Purdue University

 

Department of Chemistry

 

Department of Earth and Atmospheric Sciences

Research

Dr. Joe Francisco
Joe Francisco
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Research in our laboratory focuses on basic studies in spectroscopy, kinetics and photochemistry of novel transient species in the gas phase. These species play an important role in atmospheric, biochemical and combustion processes. Yet questions dealing with how structures correlate to reactivity and photochemical mechanisms have not been addressed for these systems. These problems are addressed by research efforts in our laboratory. Specific research areas of interest are: 1) Spectroscopic determinations of electronic and vibrational transitions in free radicals; 2) Measurement of the kinetics of individual gas-phase reaction steps involving free radicals in complex reaction mechanisms; and 3) Characteristics of primary photo chemical processes that free radicals can undergo.

Theoretical and experimental methods are used cooperatively in extending spectroscopic information on these species. Our goal is to use state-of-the-art molecular orbital methods to predict properties that can be used as a guide in the experimental search. Using a variety of high resolution laser techniques, such as laser-induced fluorescence, vibrational and electronic emission, multiphoton and UV absorption spectroscopy, we aim to make spectroscopic measurements for these novel species in the gas phase, and fully characterize them.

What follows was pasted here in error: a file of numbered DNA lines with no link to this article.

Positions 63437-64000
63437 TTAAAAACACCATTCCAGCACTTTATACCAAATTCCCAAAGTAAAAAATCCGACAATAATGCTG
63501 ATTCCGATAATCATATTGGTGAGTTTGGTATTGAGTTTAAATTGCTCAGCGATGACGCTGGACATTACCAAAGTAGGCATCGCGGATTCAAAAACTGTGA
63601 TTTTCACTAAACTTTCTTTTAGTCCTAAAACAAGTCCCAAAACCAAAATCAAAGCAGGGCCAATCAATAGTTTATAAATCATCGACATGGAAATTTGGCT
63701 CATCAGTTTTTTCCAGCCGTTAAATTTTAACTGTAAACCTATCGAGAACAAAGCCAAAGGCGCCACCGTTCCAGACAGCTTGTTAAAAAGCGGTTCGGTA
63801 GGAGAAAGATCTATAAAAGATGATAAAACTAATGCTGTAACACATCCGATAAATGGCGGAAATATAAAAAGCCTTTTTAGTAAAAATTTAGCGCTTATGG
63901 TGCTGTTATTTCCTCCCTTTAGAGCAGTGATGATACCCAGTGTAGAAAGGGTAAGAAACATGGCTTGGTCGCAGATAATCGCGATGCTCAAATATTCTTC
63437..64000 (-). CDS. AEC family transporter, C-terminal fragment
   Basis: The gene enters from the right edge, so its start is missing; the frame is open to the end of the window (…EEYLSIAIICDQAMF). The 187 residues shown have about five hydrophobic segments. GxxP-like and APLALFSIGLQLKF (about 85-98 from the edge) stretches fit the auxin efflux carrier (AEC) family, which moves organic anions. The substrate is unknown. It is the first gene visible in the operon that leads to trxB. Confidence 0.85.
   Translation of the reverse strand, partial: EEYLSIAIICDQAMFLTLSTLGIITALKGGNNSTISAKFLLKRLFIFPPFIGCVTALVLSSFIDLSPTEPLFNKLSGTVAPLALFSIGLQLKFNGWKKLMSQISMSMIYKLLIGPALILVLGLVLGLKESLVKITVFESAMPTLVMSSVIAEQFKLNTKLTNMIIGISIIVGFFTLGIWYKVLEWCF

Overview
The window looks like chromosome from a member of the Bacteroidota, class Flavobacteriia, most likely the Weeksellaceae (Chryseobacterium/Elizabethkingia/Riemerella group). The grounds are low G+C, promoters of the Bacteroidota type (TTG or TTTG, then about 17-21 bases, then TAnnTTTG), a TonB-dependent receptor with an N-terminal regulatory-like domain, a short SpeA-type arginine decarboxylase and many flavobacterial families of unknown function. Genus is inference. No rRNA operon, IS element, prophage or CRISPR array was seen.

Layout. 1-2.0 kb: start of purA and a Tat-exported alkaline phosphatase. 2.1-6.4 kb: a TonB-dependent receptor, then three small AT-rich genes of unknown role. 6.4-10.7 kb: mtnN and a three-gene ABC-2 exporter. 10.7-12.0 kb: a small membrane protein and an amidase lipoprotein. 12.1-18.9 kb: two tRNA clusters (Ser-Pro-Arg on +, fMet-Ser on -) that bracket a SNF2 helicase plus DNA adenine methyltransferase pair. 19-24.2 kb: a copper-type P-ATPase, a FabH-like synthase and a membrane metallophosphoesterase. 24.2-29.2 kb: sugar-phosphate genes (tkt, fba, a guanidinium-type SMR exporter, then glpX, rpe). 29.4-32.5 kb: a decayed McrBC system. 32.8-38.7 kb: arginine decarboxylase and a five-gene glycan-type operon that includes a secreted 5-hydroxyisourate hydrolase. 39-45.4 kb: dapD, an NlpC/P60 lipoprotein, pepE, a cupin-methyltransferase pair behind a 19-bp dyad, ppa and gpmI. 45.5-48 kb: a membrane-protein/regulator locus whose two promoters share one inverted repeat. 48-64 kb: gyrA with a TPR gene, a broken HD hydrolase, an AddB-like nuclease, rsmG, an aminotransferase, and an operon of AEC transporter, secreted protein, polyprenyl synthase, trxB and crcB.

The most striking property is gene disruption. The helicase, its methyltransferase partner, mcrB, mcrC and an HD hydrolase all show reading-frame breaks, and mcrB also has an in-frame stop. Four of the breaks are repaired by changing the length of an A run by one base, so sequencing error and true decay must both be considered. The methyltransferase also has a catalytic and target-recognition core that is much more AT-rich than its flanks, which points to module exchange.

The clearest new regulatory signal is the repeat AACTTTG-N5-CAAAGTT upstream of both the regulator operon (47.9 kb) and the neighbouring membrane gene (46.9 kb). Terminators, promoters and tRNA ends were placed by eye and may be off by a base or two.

Work in our laboratory includes measurements of the kinetics of elementary gas phase reactions of free radicals involved in complex reaction mechanisms. Using photolysis-laser induced fluorescence, photolysis-time resolved chemiluminescence, and photolysis-UV absorption techniques, we are able to study the reactions of specific intermediates in real-time. These techniques are used to study reactions involved in the gas phase atmospheric oxidation of chlorofluorocarbons and their potential replacements. This process is important toward understanding how the chemistry of man-made materials perturbs the ozone concentration profiles in the upper atmosphere.